New findings suggest daily use of naproxen might even harm cognitive function
MONDAY, May 12 (HealthDay News) -- Contrary to prior studies, a new trial shows that daily use of two popular pain-relieving drugs, Celebrex and naproxen, does not prevent cognitive decline in people with a family history of Alzheimer's disease.
In fact, naproxen, which goes under the brand names Aleve and Naprosyn, may even have a deleterious effect on cognitive function, the study found.
"The drugs we studied did not seem to improve cognitive function and, if anything, there was some weak evidence for a detrimental effect," said Barbara Martin, an investigator on the trial and assistant professor of epidemiology at the Johns Hopkins School of Public Health in Baltimore. "So we don't at this time recommend taking NSAIDs for the purpose of preventing Alzheimer's or cognitive decline."
Added Dr. John Morris, director of the Alzheimer's Disease Research Center at Washington University School of Medicine in St. Louis and a member of the medical and scientific advisory council for the Alzheimer's Association: "My strong recommendation is I would not take any drug for a hoped-for effect until it has been demonstrated to have such an effect. Drugs potentially have side effects and unless there's a documented benefit, just because it's popular, I wouldn't rush to do that."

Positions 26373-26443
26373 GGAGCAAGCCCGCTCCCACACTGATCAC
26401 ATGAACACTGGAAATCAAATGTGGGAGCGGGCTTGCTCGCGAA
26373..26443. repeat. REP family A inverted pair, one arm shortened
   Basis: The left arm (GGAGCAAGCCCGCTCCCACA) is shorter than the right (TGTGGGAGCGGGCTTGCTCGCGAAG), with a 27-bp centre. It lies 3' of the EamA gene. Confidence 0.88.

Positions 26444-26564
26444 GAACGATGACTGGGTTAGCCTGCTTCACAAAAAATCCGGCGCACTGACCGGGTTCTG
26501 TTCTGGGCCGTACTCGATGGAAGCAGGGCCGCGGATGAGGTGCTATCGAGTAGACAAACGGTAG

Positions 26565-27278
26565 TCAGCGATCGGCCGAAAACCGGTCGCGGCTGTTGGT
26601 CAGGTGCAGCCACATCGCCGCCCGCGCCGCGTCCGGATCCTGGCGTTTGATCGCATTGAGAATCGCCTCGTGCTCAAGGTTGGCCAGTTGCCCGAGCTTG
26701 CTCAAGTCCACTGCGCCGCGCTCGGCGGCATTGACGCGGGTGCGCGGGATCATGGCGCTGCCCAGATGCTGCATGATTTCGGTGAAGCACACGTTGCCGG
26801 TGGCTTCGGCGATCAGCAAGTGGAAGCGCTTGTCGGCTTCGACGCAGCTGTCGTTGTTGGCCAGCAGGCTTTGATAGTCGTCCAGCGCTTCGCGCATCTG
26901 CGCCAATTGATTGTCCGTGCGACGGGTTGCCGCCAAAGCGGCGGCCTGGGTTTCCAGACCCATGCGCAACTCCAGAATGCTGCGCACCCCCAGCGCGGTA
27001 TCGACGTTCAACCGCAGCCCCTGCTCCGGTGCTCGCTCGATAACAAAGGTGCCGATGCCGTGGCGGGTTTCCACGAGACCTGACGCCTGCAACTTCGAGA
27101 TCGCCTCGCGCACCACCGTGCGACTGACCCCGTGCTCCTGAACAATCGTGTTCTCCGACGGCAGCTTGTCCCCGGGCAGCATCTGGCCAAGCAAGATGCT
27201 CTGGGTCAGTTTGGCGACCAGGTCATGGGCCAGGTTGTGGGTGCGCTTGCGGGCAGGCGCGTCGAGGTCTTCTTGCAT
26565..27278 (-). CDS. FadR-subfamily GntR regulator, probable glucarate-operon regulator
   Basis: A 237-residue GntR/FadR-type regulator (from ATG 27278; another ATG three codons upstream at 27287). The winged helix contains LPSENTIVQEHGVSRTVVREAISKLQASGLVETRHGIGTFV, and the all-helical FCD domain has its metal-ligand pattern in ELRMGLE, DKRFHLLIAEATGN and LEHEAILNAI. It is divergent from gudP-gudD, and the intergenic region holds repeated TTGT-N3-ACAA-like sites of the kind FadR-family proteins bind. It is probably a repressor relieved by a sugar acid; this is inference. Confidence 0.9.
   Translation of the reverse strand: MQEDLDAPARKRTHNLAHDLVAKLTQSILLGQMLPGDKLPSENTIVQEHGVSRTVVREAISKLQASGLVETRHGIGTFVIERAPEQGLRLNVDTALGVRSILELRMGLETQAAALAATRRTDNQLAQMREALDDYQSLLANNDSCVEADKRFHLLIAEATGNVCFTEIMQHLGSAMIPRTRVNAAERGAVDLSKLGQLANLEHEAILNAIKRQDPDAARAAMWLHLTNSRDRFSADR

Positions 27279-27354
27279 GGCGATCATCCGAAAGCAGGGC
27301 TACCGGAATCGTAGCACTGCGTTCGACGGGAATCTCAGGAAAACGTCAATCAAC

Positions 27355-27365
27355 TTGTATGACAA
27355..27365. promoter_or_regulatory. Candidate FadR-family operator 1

Both Celebrex and naproxen belong to the class of pain-killing drugs known as non-steroidal anti-inflammatory drugs (NSAIDs).
The study, to be published in the July issue of Archives of Neurology, was funded by the U.S. National Institute on Aging. The drug maker Pfizer provided the supply of Celebrex used in the study, plus a matching placebo, while Bayer Healthcare provided naproxen and a matching placebo.
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